Spiegelman, Art.  MetaMaus: A Look inside a Modern Classic, Maus.  New York: Pantheon Books, 2011.  301 pp.  $35.00.  Hardback.  ISBN 978-0-375-42394-9.  With MetaMaus: The Complete Maus Files.  DVD.

Reader Warning: This volume is not for the faint of heart.  Confronting evil never is.

This insightful work, by the author of the original Maus, brings to light the creative processes behind the original work as well as extending its narrative to encompass a more in-depth version of the events which inspired it.  Indeed, those who have not read Maus may be at a loss at first but the excellent provision of context, excerpts, and the DVD quickly ameliorate that.  Indeed, the DVD is set up to be a companion to be experienced synchronically with the text.  The DVD thus becomes a meta-metanarrative or new layer in the story behind the story of Maus with its “Supplementary Supplements” section.  Layer piles upon layer as one searches through what is perhaps the best exposition of the “banality of evil” one finds in any attempt to describe or explain the Holocaust.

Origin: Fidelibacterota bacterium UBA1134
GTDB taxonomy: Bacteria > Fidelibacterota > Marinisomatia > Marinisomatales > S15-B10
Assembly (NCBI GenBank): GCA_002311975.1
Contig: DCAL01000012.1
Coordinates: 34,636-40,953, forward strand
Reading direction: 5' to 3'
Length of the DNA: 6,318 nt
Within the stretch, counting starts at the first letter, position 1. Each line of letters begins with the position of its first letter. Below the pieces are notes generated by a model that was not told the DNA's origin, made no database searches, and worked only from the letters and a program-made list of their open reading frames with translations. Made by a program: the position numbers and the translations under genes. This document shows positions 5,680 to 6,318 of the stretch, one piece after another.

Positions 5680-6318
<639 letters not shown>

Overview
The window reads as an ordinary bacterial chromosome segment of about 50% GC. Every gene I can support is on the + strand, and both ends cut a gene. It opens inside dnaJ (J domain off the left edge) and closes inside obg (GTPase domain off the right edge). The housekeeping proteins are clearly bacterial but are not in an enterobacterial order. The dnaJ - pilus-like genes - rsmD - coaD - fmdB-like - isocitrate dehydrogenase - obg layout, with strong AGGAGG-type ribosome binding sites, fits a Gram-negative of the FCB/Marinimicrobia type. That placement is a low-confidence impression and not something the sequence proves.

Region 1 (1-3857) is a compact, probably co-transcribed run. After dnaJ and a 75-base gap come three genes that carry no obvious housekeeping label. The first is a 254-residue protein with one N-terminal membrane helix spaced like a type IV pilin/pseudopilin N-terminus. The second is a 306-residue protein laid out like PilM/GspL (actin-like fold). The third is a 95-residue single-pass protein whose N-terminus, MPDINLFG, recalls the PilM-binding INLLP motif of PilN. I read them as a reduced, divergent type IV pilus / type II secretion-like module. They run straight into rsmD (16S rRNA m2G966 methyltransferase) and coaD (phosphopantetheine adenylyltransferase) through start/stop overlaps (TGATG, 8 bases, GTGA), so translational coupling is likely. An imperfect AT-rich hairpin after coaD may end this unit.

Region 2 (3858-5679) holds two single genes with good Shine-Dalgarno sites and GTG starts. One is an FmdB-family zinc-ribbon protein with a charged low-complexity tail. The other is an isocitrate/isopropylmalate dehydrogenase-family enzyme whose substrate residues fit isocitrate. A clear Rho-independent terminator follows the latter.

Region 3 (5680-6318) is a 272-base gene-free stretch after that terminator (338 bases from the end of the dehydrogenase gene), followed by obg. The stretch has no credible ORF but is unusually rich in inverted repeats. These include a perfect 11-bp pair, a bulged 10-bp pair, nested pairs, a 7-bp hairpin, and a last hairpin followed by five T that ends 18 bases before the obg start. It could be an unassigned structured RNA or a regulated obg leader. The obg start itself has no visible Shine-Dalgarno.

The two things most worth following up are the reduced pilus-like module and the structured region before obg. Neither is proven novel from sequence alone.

The work opens with the author, speaking through a mouse to the audience, admits his surprise at the effects Maus has had on the world at large.  He points out the three major questions asked of him over the years, “Why comics?  Why mice?  Why the Holocaust?” (9).  As he does so, the realistic spokesmouse has a partial view of Mickey Mouse in the background, itself a commentary on Walt Disney which is simultaneously blatant and highly nuanced as visual rhetoric (8).  Spiegelman begins by trying to answer “Why the Holocaust?”  He did not recall hearing that specific word until the 1970s (13).  Rather, it was a presence imbuing his home life from his earliest years as his parents referred to “the camps” or “the War,” something always capitalized in the way they said it.  When he did finally ask outright as a young man, his father “seemed to respond like it was [Spiegelman’s] birthright to know these things” (14).  Throughout, then, the difficulties of memory are central to both narrative and metanarrative.  By the time Spiegelman began his series of interviews, both his father and others were advanced in age thus suffering the lapses endemic to the elderly in addition to having to cope with the emotional trauma of recalling such horrific stories (28 – 29).  The subject matter of Maus embodies Spiegelman’s own struggle, which he refers to as “mein kampf” in direct allusion to Adolf Hitler’s book, as an author as much as the horrors of the Holocaust itself (75).  For him, the attempt was “to tell the story without falling into the two pits on either side of the project: either coming off as a cynical wisenheimer about something that had genuine enormity, or being sentimental, a form of trivialization on the other side of that road.  Finding that tone in a sense was an essential part of the task at hand” (75).  He acknowledges that the subject is difficult, even generously allowing that one possible reason for Holocaust denial is that it is “an understandable response to trying to wrap one’s brain around the scale of the crime” but that, in the end, it is almost certainly “just more of the mindless anti-Semitic venom that wiped out [his] family in the first place” (102).